Gold is at a crossroads

Gold is a treacherous market to trade, and it is currently sitting at a crossroads, says John C Burford. Here, he looks for tramlines for clues to where it's going next.

On Monday, I noted a five-wave Elliott wave pattern down off last Friday's $1,796 high on the 15-minute chart. That gave me some good evidence that we have seen a major high.

A minor five-wave down pattern off a high is one clue that the high is genuine.

This may or may not be the top, of course. Only time will tell and sadly, nobody makes any money betting in hindsight, do they?

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So we have to do the best we can given current input and a little imagination.

A basic knowledge of Elliott wave theory can give us clues as to what is likely to occur, especially in the near-term.

Today, I have a great example of this in action in gold.

My gold projection so far

On Monday, I counted the five waves down and suggested that we should see a rally phase hopefully in an A-B-C ending at the $1,780 region at the Fibonacci 38% retrace level.

This is what happened later on Monday and into Tuesday:


(Click on the chart for a larger version)

That was a nice bullseye.

The A-B-C rally had a very shallow B wave, but is recognisable as three waves.

To learn the significance of three-wave patterns, go to my Elliott wave tutorials.

The market then declined below the previous wave five low, thereby verifying my projection so far.

But with gold a most treacherous market I have to be on my toes for surprises, particularly since I am trading against the major trend. All I can say is that the market is going to plan at this point but there is a hitch.

Yesterday, the market obliged by declining to sub-$1,760 and then staged a rally.

That was not in the plan!

So let's see if this spoils my original analysis calling for a more substantial decline.

Here is the updated chart:


(Click on the chart for a larger version)

The pink bar represents chart support/resistance, which the market broke through yesterday first down and then up. This area is now support.

Then there is the clear A-B-C three-wave pattern (red bars) off last Friday's high and with an ominous positive momentum divergence (red arrows). This is potentially bullish action, of course. Hmm.

Now if the pink bar is truly support now, a break above the B wave (blue bar) should confirm resumption of the uptrend, and the market should go on to challenge the $1,796 high soon.

But can I find any tramlines to guide me further?

Below is the chart I took yesterday as the market moved up off the C wave low. I have a splendid lower tramline with multiple prior pivot points and excellent touch-points.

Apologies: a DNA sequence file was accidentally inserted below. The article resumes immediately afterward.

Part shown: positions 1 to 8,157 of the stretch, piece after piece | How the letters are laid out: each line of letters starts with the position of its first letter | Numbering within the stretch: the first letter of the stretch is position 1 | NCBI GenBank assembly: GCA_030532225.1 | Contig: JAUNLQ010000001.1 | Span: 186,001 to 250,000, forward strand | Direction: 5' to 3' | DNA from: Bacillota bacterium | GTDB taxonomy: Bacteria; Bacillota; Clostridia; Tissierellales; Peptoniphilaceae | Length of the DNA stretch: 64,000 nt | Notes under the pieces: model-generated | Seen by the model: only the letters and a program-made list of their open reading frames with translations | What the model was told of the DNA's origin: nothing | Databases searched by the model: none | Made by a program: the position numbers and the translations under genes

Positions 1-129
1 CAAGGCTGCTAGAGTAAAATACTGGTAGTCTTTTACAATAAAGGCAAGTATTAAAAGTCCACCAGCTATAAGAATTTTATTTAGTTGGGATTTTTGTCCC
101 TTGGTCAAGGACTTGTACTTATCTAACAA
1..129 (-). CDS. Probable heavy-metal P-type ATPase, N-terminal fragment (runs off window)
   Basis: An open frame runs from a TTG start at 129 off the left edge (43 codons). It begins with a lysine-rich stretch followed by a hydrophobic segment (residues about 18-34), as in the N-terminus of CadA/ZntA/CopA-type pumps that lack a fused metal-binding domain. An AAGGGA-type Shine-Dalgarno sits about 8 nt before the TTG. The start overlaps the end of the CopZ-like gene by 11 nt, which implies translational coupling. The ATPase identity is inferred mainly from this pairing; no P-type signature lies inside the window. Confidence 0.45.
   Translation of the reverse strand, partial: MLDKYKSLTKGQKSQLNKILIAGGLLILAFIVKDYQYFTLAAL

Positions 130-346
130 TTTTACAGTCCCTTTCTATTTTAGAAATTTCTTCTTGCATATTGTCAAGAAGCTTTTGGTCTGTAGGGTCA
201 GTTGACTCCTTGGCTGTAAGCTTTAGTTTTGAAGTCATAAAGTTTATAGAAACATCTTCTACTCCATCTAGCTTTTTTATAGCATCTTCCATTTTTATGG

I then simply drew the parallel tramline across the only touch-point available last Friday's high. And just admire the way the rally was stopped in its tracks right on the line with a large spike. That is beautiful.


(Click on the chart for a larger version)

OK, so how is the market looking this morning?


(Click on the chart for a larger version)

First, note how the Wednesday low hit the Fibonacci 62% retrace of the large swing up from the late September low to the $1,796 high (red arrow). That was always going to be a problem area for the bearish case, and so it is proving.

Remember, Fibonacci retrace levels are good places to look for pauses in the corrections to previous swings.

So this morning, we are knocking on the door of my upper tramline again.

Will it or won't it?

But I know where my line in the sand is now and that is valuable information.

Two opposing forces at work

OK, we have two opposing forces at work here. On the bearish side, I have my original five-wave pattern down with the A-B-C rally and a new low on Wednesday.

On the bullish side, I have the larger A-B-C down with positive momentum divergence and of course, the main uptrend.

Which side will win out?

Here is one possible scenario:


(Click on the chart for a larger version)

We could be in a continuation pattern such as I have drawn and the upper tramline holds. This five-wave continuation patternis quite common, especially on short-term charts.

But to me, the odds are evenly drawn as I write. We will soon find out which one will win out and thereby hangs a possible trading opportunity using the rules I use.

If you're a new reader, or need a reminder about some of the methods I refer to in my trades, then do have a look at my introductory videos:

The essentials of tramline trading

Advanced tramline trading

An introduction to Elliott wave theory

Advanced trading with Elliott waves

Trading with Fibonacci levels

Trading with 'momentum'

Putting it all together

Don't miss my next trading insight. To receive all my spread betting blog posts by email, as soon as I've written them, just sign up here . If you have any queries regarding MoneyWeek Trader, please contact us here.

John is is a British-born lapsed PhD physicist, who previously worked for Nasa on the Mars exploration team. He is a former commodity trading advisor with the US Commodities Futures Trading Commission, and worked in a boutique futures house in California in the 1980s.


He was a partner in one of the first futures newsletter advisory services, based in Washington DC, specialising in pork bellies and currencies. John is primarily a chart-reading trader, having cut his trading teeth in the days before PCs.


As well as his work in the financial world, he has launched, run and sold several 'real' businesses producing 'real' products.